June 23, 2007 | Commentary on Energy and Environment
It's not surprising that the marquee energy bill moving through the Democratic-controlled Congress is really a global-warming bill in disguise. After all, in a recent Fox News/Opinion Dynamics poll, a plurality of Democrats said global warming will "pose a more serious threat to the world" in the decades ahead than global terrorism. Republicans and Independents, by contrast, see terrorism as the greater threat.
Indeed, during last week's Senate debate, there were, at last count, 227 references to the need to combat global warming, outnumbering by two to one the references to increase production from traditional energy sources such as oil, gas and coal.
The Democrats' rewrite of our energy laws is a high-stakes riverboat gamble. Americans would be forced to get more energy from the wind, the sun, the tides and the farmer's field, and less from oil, natural gas, coal, hydro and nuclear. Renewable fuels such as ethanol, wood chips and agricultural waste are in; fossil fuels are out.
The Senate version relies on the heavy hand of government to force this new regime on consumers and includes the following major initiatives:
Cars and, for the first time, SUVs would have to meet more stringent fuel efficiency standards. The permissible fleet average would increase from 27.5 to 35 miles per gallon by 2020 and continue to rise for another decade. Americans, environmentalists assume, would continue to drive the same number of miles in these more efficient vehicles (an assumption belied by previous experience). Thus, overall fuel use and, by extension, greenhouse gas emissions would decline.
Drivers, by 2022, would be required to use gasoline containing 36 billion gallons of renewable fuels (corn-based ethanol) each year, a sevenfold increase, and another 21 billion gallons of advanced biofuels (non-corn-based ethanol).
Utilities would be required to generate at least 15% of their electricity from unproven technologies that use wind, solar, wood chips and agricultural waste. Environmentalists beat back an effort by Sen. Pete Domenici (R-N.M.) to allow utilities to meet a 20% standard by using nuclear power (which generates zero greenhouse gases) and power generated from "clean" coal.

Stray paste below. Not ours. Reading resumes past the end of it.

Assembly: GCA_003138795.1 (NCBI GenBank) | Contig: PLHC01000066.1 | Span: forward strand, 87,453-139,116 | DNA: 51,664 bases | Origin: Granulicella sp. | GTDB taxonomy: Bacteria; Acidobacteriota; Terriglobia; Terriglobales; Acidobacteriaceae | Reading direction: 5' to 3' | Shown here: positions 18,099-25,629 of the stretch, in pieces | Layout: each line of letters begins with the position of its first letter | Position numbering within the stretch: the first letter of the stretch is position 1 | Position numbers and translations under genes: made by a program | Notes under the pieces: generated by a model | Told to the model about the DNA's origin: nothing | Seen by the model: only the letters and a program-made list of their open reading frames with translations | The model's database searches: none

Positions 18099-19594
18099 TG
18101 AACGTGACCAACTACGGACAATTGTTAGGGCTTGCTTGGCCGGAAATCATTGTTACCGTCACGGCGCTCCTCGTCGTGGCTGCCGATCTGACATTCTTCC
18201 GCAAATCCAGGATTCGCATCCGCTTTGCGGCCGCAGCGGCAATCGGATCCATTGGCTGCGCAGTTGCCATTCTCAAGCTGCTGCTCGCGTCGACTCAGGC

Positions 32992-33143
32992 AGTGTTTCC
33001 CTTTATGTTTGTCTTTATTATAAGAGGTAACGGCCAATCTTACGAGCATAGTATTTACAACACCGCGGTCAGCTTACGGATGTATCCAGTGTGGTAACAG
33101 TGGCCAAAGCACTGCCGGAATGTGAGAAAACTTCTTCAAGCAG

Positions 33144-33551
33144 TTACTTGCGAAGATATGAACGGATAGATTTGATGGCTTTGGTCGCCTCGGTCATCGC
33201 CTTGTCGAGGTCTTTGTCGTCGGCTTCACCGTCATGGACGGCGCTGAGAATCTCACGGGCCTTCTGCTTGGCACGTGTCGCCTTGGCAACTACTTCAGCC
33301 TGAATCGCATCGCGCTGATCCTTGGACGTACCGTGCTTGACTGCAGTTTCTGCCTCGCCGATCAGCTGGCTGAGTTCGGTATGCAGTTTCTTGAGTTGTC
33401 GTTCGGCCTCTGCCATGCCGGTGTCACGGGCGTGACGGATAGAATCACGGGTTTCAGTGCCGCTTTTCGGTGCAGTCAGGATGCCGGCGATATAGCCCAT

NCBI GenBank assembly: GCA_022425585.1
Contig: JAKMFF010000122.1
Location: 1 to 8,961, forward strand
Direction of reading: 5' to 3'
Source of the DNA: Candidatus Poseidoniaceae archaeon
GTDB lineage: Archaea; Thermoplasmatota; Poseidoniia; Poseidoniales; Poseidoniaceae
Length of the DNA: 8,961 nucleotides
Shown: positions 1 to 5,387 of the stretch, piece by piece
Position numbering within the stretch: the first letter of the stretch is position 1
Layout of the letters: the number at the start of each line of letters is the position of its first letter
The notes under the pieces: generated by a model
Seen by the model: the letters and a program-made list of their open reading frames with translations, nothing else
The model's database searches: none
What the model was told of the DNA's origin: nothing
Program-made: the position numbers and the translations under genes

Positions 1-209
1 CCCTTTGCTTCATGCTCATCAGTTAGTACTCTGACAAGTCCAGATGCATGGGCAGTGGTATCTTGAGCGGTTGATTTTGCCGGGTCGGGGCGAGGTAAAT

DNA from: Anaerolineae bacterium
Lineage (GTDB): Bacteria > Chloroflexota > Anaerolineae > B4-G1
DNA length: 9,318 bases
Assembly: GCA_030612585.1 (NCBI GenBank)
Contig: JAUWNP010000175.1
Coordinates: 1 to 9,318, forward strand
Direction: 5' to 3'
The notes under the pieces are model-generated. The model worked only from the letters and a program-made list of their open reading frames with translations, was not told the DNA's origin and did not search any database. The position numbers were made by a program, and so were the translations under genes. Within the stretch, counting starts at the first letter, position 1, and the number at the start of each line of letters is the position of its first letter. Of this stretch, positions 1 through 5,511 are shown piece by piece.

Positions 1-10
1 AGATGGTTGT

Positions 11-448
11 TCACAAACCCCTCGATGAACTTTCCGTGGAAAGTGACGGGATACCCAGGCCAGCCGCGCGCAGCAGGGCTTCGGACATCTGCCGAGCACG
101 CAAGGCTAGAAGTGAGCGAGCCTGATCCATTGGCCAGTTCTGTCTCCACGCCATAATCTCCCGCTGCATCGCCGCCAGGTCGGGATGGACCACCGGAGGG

Consumers could purchase only those home appliances that meet the most rigorous energy efficiency standards. If you rue the day you bought that "low-flow" toilet that you have to flush twice, prepare for similar experiences when you wash your dishes or clean your clothes.
Proponents argue that these new mandates will result in lower energy prices. The bill's renewable fuel mandate, Sen. Dianne Feinstein (D-Calif.) says, would "save the consumer … a net $69 billion at the gas pump." Increasing the federal fuel efficiency standard to "40, 45 miles a gallon," is win-win, according to Sen. Barack Obama (D-Ill.), because oil imports from Middle Eastern nations would fall to "zero" and "that means gas prices go down at the pump." Calling their bluff, Sen. Jon Kyl (R-Ariz.) offered an amendment that would have created a point of order against any bill that would raise the cost of gasoline, but his amendment was soundly defeated by a cadre of liberals, including Obama and Feinstein.
But when Uncle Sam picks winners and losers, and restricts
consumer choice, prices go up, not down. Consider a recent Iowa
State University study where researchers found that the current
ethanol mandate, by diverting so much corn from the food supply,
has already increased food prices by $14 billion. Imagine if
Congress increases the mandate sevenfold.
My Heritage Foundation colleagues examined how these new layers of regulation would affect the price of gas and found that by 2016 gas would cost an astronomical $6.41 per gallon, on a par with the cost of gas in stagnant European economies such as Germany ($6.70), France ($6.44), Denmark ($7.00) and Italy ($6.44).
To the average consumer, that translates into $1,445 in
additional energy costs annually.
Liberals refuse to acknowledge the dirty little secret that there's no politically painless way to reduce greenhouse gas emissions. Class warfare won't work; carbon emissions, after all, are far more equitably distributed across all segments of the population than is income. There is no convenient "wealthiest 1 percent" of the population upon which liberals can impose all the burden and costs.
The consequences of liberal energy policies will be harsh -- and will be felt by average Americans everywhere.
Mike Franc, who has held a number of positions on Capitol Hill, is vice president of Government Relations at The Heritage Foundation.
First appeared on Human Events